Saturday, October 31, 2009
SLITHERY SNAKES, A KISSY BUG & THE EARLY BIRD
Another very fun morning on the yard sale trail. Beautiful sunny fall day, chilly at first but warming nicely as I went on. Talked to nice folks, nice dogs, nice snake…
That’s right. I said snake. I always say you never know what you’ll find on driveways on Saturday morning, and today is further proof. Absolutely the first time I have seen a snake for sale at a yard sale! If you feel about snakes the way I do about bugs, you’re going to want to scroll quickly with your eyes barely cracked open until you get past the pics. For the rest of us, let me introduce Snickers.
I believe they said she is a ball python. This family is moving to Nevada and decided to give up snake keeping, though the mom said to me, “We’re asking a hundred, and if I don’t get at least seventy five she’s coming with us.” Somehow the emotional attachment to a snake does not seem the same as that with furry creatures (though that may be just my fur bias showing). Snickers’ original name was Sergeant Slither, until they found out he was a she. (I did not ask how they discovered this. After all, I had a girl kitty named Tim many years ago.) The mom said she suggested they change the name to Sergeant Sally Slithers, because a girl can certainly be a sergeant. But her boys decided to go with Snickers.
I may be off candy bars for a while.
The morning was not without its fur people. Billy turned out to be a girl as well.
Six months old, pound puppy, anyone’s guess as to parentage. I asked what kind of dog she was and the girl petting her cooed, “She’s a Great Big Soft Kissy Bug.” The Kissy Bug swerved over to me and got in a goodly lick on my ear. I thought she lived at the house having the sale, but turned out her family live down the street and they were taking a walk. I heard the dad ask how much the stuffed toys were, and when the answer was “a quarter,” he gathered up an armful. “We let the dogs play with them until they shred them, then buy a new batch at another yard sale,” he said. When I returned to my car I saw them heading down the street. Billy the Kissy Bug pup had a purple toy and was shaking it as she went. I heard the dad saying in a really satisfied voice, “Three dollars for all these toys!”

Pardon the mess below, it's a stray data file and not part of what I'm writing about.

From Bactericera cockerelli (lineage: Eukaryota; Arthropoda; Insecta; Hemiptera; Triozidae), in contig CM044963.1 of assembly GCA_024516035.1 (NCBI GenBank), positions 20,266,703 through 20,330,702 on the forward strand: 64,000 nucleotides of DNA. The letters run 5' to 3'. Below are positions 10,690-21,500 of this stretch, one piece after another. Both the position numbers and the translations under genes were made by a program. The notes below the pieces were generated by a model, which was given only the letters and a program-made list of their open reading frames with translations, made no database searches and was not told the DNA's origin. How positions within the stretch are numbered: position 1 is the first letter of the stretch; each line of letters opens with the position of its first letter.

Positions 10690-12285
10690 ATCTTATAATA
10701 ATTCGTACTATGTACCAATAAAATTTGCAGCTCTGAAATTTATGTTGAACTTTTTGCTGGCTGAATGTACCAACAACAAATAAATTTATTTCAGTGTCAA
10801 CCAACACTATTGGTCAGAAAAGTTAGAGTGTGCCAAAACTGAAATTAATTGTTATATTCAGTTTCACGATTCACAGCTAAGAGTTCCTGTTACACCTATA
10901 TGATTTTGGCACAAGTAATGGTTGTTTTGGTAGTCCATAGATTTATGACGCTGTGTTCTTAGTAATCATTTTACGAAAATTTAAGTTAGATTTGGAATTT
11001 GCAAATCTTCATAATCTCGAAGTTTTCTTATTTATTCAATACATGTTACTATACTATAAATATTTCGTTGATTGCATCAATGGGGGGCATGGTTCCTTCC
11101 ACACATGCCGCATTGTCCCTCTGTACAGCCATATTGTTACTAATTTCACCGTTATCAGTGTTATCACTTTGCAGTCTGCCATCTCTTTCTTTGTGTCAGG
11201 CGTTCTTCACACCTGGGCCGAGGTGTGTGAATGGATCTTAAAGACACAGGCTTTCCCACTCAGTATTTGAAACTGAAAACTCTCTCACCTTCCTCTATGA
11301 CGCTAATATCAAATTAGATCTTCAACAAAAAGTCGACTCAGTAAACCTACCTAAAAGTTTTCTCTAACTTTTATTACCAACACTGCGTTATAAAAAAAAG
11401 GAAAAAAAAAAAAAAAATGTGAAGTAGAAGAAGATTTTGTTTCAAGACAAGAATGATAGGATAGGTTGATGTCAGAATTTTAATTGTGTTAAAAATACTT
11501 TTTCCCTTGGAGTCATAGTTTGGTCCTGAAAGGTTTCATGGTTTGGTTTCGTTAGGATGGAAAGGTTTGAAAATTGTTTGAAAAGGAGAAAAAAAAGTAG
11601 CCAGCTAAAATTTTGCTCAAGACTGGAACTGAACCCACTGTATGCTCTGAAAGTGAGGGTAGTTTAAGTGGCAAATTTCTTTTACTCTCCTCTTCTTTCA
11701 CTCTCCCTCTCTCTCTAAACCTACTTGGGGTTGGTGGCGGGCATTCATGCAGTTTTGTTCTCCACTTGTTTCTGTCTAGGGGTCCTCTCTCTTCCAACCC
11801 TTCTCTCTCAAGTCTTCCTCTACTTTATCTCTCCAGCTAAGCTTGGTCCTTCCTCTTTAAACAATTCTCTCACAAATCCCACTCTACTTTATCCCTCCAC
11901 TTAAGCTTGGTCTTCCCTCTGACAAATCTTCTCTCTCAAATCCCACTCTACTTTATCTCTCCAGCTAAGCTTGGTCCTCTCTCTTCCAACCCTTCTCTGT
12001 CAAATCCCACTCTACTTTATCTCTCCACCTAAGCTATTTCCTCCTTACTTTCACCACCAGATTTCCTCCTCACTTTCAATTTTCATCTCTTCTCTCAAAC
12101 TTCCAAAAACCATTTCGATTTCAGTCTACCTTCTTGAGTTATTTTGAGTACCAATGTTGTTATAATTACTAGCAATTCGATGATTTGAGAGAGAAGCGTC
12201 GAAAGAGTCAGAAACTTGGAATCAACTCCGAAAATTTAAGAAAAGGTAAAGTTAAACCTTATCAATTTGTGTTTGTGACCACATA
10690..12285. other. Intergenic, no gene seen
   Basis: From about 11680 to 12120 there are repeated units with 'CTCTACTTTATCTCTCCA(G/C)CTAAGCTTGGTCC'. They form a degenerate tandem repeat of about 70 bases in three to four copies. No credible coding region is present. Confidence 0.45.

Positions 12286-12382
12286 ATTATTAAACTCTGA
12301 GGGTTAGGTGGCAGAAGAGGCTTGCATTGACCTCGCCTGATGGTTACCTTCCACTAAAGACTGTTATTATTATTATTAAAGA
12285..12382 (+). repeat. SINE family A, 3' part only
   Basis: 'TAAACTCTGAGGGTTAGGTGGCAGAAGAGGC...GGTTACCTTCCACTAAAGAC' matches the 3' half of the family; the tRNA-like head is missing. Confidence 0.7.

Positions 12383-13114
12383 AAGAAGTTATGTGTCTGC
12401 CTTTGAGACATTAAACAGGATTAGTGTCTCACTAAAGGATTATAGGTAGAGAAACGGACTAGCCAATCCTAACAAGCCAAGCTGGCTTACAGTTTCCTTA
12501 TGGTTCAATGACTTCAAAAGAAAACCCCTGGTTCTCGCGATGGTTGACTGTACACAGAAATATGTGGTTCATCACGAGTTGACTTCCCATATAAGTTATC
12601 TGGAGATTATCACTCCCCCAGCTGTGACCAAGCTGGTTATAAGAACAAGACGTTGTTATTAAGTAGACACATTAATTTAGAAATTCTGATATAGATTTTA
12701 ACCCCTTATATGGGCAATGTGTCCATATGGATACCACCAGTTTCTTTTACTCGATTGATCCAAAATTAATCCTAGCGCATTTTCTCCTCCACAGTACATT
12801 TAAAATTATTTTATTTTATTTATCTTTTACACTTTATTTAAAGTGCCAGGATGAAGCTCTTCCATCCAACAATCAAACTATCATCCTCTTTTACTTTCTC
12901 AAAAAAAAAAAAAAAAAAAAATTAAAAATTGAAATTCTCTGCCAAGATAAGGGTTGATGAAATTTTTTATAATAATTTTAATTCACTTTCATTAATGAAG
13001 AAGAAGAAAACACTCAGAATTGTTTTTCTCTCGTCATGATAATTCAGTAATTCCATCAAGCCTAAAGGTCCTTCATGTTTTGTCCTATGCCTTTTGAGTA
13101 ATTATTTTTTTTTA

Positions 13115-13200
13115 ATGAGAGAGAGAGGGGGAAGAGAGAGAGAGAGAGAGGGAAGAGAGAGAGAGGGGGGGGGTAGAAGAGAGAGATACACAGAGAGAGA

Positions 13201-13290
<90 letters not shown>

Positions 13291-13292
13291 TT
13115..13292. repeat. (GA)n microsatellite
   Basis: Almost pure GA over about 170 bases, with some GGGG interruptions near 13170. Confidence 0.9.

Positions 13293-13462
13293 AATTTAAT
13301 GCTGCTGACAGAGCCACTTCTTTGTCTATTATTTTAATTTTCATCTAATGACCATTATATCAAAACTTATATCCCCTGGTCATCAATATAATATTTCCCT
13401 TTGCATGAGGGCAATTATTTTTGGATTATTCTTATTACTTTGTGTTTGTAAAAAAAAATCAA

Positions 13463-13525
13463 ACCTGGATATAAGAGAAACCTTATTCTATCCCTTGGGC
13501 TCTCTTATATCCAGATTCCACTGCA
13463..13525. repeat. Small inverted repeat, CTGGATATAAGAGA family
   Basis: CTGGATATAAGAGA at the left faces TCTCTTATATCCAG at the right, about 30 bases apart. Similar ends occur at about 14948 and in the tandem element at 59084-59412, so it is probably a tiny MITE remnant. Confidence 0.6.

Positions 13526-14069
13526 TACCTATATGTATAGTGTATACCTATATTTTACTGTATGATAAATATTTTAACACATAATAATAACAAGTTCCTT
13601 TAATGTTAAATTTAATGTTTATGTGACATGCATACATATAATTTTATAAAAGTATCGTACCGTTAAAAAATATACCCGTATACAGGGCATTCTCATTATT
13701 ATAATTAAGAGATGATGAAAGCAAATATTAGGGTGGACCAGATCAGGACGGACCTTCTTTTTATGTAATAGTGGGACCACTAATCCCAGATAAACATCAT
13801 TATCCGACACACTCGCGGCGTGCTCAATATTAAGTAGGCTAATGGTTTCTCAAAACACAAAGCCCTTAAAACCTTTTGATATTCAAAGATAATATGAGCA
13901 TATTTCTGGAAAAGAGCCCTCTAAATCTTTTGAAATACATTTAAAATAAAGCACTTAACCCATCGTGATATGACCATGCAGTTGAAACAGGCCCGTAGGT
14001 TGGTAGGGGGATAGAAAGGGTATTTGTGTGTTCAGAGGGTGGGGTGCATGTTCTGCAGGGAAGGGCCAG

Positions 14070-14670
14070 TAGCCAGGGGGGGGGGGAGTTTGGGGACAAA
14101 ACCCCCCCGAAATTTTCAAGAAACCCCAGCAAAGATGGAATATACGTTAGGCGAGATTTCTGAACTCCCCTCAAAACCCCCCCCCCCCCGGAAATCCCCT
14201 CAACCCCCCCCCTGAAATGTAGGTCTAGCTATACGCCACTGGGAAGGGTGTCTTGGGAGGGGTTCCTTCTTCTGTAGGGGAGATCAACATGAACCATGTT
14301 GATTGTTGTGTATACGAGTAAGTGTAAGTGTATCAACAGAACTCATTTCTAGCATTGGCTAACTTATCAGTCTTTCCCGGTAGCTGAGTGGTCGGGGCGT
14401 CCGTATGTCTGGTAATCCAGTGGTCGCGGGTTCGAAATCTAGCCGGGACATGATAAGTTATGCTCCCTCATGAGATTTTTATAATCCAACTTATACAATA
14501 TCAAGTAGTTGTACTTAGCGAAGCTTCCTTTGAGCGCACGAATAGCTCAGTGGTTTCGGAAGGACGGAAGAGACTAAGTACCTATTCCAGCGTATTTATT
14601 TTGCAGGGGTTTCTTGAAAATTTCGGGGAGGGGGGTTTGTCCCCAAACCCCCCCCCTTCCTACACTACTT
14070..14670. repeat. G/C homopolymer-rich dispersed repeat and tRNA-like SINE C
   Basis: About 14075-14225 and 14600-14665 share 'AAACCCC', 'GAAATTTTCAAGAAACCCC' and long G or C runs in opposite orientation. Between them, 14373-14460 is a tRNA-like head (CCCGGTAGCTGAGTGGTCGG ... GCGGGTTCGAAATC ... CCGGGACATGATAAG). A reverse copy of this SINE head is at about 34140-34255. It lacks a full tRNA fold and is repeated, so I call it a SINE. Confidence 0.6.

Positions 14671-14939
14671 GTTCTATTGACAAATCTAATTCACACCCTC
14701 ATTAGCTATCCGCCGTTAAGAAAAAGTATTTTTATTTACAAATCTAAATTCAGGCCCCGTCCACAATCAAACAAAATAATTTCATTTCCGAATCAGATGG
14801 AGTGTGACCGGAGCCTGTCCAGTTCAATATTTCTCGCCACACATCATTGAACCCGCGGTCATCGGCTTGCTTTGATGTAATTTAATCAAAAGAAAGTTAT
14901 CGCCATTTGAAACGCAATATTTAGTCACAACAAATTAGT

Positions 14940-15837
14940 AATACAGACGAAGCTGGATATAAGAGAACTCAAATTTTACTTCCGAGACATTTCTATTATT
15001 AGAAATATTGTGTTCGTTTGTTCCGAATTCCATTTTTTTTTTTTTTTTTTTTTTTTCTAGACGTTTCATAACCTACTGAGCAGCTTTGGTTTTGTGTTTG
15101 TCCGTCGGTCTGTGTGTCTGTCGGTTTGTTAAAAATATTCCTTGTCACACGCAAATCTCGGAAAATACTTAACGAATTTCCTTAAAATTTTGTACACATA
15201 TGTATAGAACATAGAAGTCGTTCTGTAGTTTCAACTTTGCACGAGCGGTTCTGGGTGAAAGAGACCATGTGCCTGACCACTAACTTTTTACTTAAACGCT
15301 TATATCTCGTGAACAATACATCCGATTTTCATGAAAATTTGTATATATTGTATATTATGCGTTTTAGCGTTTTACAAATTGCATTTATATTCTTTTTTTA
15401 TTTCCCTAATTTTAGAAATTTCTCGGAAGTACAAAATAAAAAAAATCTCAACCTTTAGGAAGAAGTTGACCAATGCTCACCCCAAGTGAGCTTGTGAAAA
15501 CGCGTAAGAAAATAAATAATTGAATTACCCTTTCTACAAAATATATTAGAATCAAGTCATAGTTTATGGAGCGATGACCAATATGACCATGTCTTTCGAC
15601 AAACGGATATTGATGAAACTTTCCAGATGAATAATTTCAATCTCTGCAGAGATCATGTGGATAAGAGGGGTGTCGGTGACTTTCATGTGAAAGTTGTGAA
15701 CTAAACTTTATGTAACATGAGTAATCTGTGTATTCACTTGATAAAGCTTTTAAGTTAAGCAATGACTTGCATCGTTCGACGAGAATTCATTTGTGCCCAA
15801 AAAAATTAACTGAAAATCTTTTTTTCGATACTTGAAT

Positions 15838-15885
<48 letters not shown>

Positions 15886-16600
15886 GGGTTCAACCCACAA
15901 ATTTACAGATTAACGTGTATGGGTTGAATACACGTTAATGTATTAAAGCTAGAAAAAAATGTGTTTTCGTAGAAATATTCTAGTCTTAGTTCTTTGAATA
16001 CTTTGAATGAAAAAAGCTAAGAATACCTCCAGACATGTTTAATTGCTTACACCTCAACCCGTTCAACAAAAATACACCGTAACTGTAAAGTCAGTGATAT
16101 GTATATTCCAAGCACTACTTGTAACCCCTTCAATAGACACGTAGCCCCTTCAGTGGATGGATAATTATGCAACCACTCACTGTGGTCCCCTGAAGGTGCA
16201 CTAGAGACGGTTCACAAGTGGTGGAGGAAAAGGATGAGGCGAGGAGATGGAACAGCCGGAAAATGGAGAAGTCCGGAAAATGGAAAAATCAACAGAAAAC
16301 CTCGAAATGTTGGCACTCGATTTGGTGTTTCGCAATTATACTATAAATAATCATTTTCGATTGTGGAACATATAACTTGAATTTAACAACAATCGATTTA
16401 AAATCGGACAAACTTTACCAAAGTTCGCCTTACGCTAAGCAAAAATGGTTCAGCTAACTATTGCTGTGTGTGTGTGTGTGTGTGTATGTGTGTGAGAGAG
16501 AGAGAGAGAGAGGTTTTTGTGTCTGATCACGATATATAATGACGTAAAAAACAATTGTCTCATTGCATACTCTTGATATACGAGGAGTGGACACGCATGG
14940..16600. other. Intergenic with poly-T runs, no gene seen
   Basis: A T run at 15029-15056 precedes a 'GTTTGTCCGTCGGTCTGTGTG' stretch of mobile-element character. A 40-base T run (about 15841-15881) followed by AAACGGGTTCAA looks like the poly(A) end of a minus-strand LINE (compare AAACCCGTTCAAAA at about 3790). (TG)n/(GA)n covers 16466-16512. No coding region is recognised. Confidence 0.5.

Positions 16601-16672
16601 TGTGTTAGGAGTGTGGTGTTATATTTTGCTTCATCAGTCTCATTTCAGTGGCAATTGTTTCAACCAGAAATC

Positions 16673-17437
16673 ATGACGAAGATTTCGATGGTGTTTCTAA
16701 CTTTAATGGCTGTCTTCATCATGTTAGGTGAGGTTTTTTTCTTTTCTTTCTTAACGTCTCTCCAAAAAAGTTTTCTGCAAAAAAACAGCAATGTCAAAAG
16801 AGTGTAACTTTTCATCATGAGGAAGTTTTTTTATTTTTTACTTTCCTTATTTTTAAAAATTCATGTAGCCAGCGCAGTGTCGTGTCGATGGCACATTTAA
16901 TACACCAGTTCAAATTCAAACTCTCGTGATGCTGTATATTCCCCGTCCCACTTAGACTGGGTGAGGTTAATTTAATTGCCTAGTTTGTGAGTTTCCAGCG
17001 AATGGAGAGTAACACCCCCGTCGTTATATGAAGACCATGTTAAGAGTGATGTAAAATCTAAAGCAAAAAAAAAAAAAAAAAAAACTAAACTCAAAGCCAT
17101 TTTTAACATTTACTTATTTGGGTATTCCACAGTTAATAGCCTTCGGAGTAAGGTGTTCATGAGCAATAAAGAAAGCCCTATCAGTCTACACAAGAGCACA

When I walked up to the last sale of the morning I heard a high pitched whimpering from the garage. Hercules just couldn’t wait for me to get close enough for some petting.
Don’t be fooled by this deceptively scary-looking mug. He’s a total sweetie pie, a bulldog/boxer/kissy bug cross. Another pound puppy, much loved by his long-suffering (literally) owner. She told me he’s so strong that she’s broken her ankle twice while walking him. It was quite a struggle to find a restraint that would let her walk him. She finally tried a ‘pinch’ collar and that was working for them. Lest you think he was being cruelly treated, I think this style exerts much more even pressure on the dog’s neck than a choke chain. It's not something I would use, but she tried a number of other methods first. And he was one happy dog.
Speaking of happy dogs, remember the terrier mix I wrote about last week, who needed to find a new home? I emailed my children’s librarians about her, and Rebecca, who has a soft heart for terriers, called Abby’s owner. She learned that they had seen an apartment that would let them keep Abby, so we think all is well. Whew!
Didn’t buy much this morning, only four items for a total of $4.75. Found another children’s librarian door prize—a sea creature drawing book.
A DVD I’ve heard good things about.
A large candle lantern for the yard.
And my favorite—this sweet Christmas decoration.
It's a 2005 piece by Nicole Sayre. Have to admit I wasn’t familiar with this line, but evidently her pieces sell for $50 to $100 retail. I am quite smitten with him, the goofy little smile and the dictionary-page hat.
He’s about 11” high, and the box he’s standing on adds another 3”. Inside the box is an extra little ornament, I guess in case one gets broken—kind of like that extra button sewn into the side seam of a piece of clothing.
One of the ladies at the sale where I bought him told me they’d already sold a lot of stuff, people had been there at 6 a.m. I said I leave my house about seven; earlier seems uncivilized. She said something about early birds, so I recited this little poem by Shel Silverstein:
If you’re a bird, be an early bird
And catch the worm for your breakfast plate.
If you’re a bird be an early bird.
But if you’re a worm—sleep late.